Shares of Vodafone Idea on Tuesday tumbled nearly 13 per cent, while those of Bharti Airtel rose more than 6 per cent after the Supreme Court granted 10 years to telecom firms for paying the AGR-related dues to the Department of Telecommunications (DoT) with certain conditions.
Vodafone Idea shares tanked 12.76 per cent to close at Rs 8.89 apiece on BSE. During the day, it plummeted 24.53 per cent to Rs 7.69.
The stock went into a tailspin after the order, erasing all its early gains.
Shares of Bharti Airtel, however, jumped 6.38 per cent to settle at Rs 546.75. During the day, it rose by 7.99 per cent to Rs 555.05.
Bharti Airtel was the top gainer in the Sensex pack.
RIL shares also gained 0.43 per cent to close at Rs 2,087.55 apiece after rising 2 per cent to Rs 2,121.75 per unit during the day.
“The Supreme Court verdict is not as beneficial to Vodafone Idea as it is to Bharti Airtel. Vodafone was looking forward for a 20-year-payment cycle which has now reduced to 10 years. Considering the high annual interest, depreciation and amortization cost the annual AGR (Adjusted Gross Revenue) dues could put further strain on the cash flows of the company,” said Rusmik Oza, Executive Vice President, Head of Fundamental Research at Kotak Securities.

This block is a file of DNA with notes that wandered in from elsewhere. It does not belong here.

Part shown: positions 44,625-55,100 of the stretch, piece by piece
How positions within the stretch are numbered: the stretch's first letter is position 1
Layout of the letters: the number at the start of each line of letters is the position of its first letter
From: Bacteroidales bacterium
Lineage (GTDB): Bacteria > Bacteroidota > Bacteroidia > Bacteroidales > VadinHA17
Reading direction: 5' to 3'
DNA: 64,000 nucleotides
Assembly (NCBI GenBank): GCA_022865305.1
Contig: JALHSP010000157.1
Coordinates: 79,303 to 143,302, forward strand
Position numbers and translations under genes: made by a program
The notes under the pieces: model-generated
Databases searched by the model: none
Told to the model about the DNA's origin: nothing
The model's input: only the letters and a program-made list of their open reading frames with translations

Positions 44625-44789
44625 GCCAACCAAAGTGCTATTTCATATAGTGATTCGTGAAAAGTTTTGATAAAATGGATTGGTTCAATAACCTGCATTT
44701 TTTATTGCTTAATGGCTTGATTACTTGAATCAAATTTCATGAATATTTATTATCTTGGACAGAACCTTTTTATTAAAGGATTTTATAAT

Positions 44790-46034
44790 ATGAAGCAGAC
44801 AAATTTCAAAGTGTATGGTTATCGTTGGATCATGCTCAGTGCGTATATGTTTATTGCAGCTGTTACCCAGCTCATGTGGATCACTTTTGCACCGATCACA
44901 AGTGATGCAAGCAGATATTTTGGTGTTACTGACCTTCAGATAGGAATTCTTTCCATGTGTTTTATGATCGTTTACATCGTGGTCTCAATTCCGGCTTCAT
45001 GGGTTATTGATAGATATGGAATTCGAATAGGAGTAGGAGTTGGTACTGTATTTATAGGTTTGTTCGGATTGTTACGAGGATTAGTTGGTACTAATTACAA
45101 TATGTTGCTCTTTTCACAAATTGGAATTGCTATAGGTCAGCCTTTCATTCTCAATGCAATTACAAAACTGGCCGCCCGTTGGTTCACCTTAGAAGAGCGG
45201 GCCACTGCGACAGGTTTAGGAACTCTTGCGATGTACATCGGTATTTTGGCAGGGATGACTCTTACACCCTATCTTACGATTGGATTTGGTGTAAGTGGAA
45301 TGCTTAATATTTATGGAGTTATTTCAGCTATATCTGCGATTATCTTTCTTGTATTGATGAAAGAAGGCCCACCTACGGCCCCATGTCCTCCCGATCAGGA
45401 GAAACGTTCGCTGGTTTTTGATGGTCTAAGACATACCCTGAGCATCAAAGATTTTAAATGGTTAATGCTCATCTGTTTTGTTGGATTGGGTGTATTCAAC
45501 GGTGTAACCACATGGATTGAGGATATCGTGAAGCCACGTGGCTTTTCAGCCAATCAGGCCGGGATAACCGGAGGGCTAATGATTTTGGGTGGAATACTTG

The Supreme Court on Tuesday granted 10 years to telecom firms such as Vodafone Idea, Bharti Airtel and Tata Teleservices for paying the AGR-related dues to the Department of Telecommunications with certain conditions.
The apex court asked telcos to pay 10 per cent of the AGR-related dues by March 31, 2021.
“The SC verdict giving a 10-year time frame for payment of AGR dues with 10 per cent upfront payment can be regarded as reasonably fair.
However, the 10-year time frame puts a question mark on the survival of Vodafone. For the stock market the verdict is mixed. Since it is positive for Bharti and RIL these two heavyweight stocks are likely to remain resilient, supporting the markets,” V K Vijay Kumar, Chief Investment Strategist at Geojit Financial Services said.
Failure to pay the instalments of the dues would incur penalty, interest and contempt of court, the bench cautioned the telecom firms.
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